No garbage disposal--screening garbage away from drain

Several months ago I started a thread about the benefit of NOT having a garbage disposal in the kitchen sink. The problem I have is draining water out of a sink when the strainer is so full of food bits that the water won’t drain. I try tipping the strainer slightly, but some of the garbage finds the unprotected space between the strainer and the edge of the drain, defeating the purpose of the strainer. What’s the best way to deal with this?

Scrape your plate into the trash first, for one thing. If that’s not possible, stick your finger in the goo and make a hole for water to pass through.

I think the simplest and most effective way is to get more of the garbage off the dishes before they are put into the sink.

A larger strainer could work, but it would probably have to cover the entire bottom surface of the sink and you would probably have to make it yourself.

In this case, it was stuff stuck to the “non-stick” surface of the skillet.

We don’t have a garbage disposal. After years of experimenting, my solution is to put a bowl on the countertop. Every bit of wet green waste goes in there. Dish scrapings, peels, tea leaves, and everthing ithat would otherwise end up in the sink. And once a day, I empty the bowl in the green waste bin.

Get a better quality non-stick skillet that stuff actually doesn’t stick to.

Garbage disposal units in the drain are non-standard here (in Australia). S.O.P is to scrape plates, etc. into a bin before rinsing into the sink and setting aside for washing (by hand, or in a dishwasher). The sink drain has a strainer which is periodically emptied into the same bin.

The bin can be the general waste bin, or it can be a dedicated bin which later goes into compost or chook feed.

Unscrew one end of the S- or P-trap and rotate it out of the way. Place a bucket under the sink. (Not necessarily in that order.) Remove strainer from sink for cleaning. Remind self not to let it get clogged again.

Add some water and leave it to soak for a few minutes. Then pour out the water before before scraping into the bin. That usually works.

Lectures about not clogging the strainer aside, what works well for me is to stir the stuff clogging it. Just shove a finger or two through the clog and move it around some. Dislodge the stuff, and water flows again, but if you stop stirring, usually the clog settles back into place, so you have to do it until the water is gone. Then you can clean the strainer.

Is your strainer a flat lid with holes or is it a mesh half sphere? In countries where garbage disposal units aren’t standard, I’ve always seen flat lids with holes which are easy to take out and empty if they’ve become clogged, but some of the ones I saw in the US were a pain to clean. See if you can get something like this.

And as so many others have said, make sure you remove as much food off the plates as you can before putting them in the sink or rinsing them.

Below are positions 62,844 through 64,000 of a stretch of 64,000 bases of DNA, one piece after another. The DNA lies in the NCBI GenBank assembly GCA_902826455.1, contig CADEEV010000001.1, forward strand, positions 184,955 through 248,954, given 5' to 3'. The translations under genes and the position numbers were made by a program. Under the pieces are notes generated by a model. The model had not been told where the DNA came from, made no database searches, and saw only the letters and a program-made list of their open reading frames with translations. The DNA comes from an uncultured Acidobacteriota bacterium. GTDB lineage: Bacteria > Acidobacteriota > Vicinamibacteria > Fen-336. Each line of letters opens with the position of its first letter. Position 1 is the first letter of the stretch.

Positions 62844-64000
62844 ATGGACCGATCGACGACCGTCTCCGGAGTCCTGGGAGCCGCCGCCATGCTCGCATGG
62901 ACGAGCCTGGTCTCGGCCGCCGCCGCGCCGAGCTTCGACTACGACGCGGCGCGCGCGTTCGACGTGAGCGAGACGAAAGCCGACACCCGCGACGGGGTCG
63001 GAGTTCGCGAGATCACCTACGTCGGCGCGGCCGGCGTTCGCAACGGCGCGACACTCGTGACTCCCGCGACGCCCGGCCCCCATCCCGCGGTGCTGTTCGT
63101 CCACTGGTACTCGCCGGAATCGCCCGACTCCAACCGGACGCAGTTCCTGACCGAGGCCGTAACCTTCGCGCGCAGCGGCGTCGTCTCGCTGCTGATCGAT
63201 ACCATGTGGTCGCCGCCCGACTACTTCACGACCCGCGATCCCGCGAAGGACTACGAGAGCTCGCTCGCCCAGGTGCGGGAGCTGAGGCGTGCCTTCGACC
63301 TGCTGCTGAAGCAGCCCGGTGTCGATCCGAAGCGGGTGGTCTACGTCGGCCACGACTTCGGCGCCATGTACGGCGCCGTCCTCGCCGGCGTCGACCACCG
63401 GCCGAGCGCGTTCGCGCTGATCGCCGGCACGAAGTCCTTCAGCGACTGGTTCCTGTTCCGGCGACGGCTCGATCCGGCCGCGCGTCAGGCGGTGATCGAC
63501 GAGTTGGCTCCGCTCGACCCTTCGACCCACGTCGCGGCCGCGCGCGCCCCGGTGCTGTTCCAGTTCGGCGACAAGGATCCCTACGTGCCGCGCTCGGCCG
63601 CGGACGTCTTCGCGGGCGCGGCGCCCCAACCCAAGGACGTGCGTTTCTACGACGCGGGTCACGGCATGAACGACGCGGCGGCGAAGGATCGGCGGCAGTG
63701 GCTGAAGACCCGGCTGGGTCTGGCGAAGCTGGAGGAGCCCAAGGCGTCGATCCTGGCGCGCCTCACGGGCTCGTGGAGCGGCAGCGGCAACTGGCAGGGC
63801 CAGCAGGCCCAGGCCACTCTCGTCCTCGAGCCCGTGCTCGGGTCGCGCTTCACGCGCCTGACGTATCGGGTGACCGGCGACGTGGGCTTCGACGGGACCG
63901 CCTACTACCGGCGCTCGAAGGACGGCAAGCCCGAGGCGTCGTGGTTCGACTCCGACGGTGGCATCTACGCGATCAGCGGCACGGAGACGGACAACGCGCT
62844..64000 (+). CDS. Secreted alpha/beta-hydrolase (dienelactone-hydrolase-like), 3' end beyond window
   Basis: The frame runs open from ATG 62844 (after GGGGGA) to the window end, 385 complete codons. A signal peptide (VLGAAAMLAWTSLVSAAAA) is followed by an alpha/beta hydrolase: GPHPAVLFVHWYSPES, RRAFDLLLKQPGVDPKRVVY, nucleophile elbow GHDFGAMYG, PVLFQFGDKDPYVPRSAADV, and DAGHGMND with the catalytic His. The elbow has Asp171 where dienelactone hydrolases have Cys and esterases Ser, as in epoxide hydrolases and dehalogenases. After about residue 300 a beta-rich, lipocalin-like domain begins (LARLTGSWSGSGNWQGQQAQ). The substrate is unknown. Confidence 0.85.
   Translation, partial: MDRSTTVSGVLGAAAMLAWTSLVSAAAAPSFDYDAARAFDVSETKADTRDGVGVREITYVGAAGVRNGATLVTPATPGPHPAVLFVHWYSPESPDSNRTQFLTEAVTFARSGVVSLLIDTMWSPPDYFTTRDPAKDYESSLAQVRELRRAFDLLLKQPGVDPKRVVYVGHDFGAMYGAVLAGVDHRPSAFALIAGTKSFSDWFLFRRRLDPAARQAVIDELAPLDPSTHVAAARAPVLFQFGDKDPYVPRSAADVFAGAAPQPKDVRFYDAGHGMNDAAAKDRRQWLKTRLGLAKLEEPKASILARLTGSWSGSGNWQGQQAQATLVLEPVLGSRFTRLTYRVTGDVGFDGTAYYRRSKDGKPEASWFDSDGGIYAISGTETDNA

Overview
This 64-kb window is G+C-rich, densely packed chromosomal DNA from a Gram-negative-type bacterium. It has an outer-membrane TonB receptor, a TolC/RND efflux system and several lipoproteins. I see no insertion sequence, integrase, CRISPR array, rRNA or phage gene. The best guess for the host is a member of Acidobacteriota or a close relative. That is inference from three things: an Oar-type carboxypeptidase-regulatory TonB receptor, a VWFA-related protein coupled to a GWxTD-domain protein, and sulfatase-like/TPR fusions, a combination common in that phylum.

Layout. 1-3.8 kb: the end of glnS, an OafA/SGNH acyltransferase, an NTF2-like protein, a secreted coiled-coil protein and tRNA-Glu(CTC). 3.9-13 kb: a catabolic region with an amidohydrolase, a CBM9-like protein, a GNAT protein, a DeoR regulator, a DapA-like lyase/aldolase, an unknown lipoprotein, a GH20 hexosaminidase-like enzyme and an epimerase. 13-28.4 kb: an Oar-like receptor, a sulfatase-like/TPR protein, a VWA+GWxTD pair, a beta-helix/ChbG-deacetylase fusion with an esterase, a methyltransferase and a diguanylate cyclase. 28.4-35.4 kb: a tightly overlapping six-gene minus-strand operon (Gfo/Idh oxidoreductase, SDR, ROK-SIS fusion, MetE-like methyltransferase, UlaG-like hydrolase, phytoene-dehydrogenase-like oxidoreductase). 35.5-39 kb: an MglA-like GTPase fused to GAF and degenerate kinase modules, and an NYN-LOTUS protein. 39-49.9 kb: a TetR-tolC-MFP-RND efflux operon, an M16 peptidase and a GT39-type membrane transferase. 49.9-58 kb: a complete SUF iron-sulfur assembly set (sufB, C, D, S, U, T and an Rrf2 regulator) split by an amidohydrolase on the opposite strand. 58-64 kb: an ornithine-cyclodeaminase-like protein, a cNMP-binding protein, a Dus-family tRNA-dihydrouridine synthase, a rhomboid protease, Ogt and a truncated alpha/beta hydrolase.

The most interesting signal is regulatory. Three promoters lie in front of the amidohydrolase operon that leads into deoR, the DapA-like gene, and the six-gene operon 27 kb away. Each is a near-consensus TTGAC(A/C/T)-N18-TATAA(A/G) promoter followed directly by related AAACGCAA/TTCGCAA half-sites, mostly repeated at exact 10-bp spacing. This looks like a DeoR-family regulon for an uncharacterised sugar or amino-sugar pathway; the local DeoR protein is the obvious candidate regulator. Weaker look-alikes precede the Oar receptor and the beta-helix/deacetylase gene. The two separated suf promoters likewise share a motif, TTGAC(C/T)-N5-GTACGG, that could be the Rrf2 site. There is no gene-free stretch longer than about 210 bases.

I did something revolutionary about ten years ago. I removed the strainer from my kitchen sink, and just let small food bits go down the drain. Everything just goes down, as long as it fits through the little x-shaped thingie just beneath the drain opening (sometimes I force things through with my finger). This is especially handy when cleaning out the cats’ bowl, which usually still has uneaten food in it. No problem in ten years; and no need for Drano or anything else.

At my previous house I got away with that for many many years, but eventually it bit me. There was an old cast iron ‘Y’ fitting under the concrete and I guess it developed sharp edges which would start snagging the bits of refuse and it snowballed from there. I had to snake out the thing all the time, and sometimes it took hours. Not fun! I wasn’t about to chop up the concrete just to replace it.

So if you’re going to abuse your plumbing, make sure you have nice smooth PVC everywhere. Proper venting on all your runs helps too.

It’s not necessarily PVC vs whatever you might have had like you think for two reasons. First of all, older house, (mid 70’s ish) had whole house traps that can cause problems for obvious reasons. A plumber (well, my plumber) explained to me that you can tell if your house has a whole house trap by the angle of the clean out. I don’t remember which is which, but it has to do with if the cleanout goes straight into the floor vs if it goes in at an angle, but I could be misremembering. I just remember he snapped off his roto rooter bit trying to navigate it.
Second, PVC isn’t always better. Sure, it’s smoother (again, this is from a plumber) but it has a gap at each seam whereas clay (which has slick walls) and cast iron don’t have seams because of they way they’re put together.

Again, I was told all this many years ago and could be remembering it, but what it came down to is that while PVC drains have their advantages, they’re not automatically better.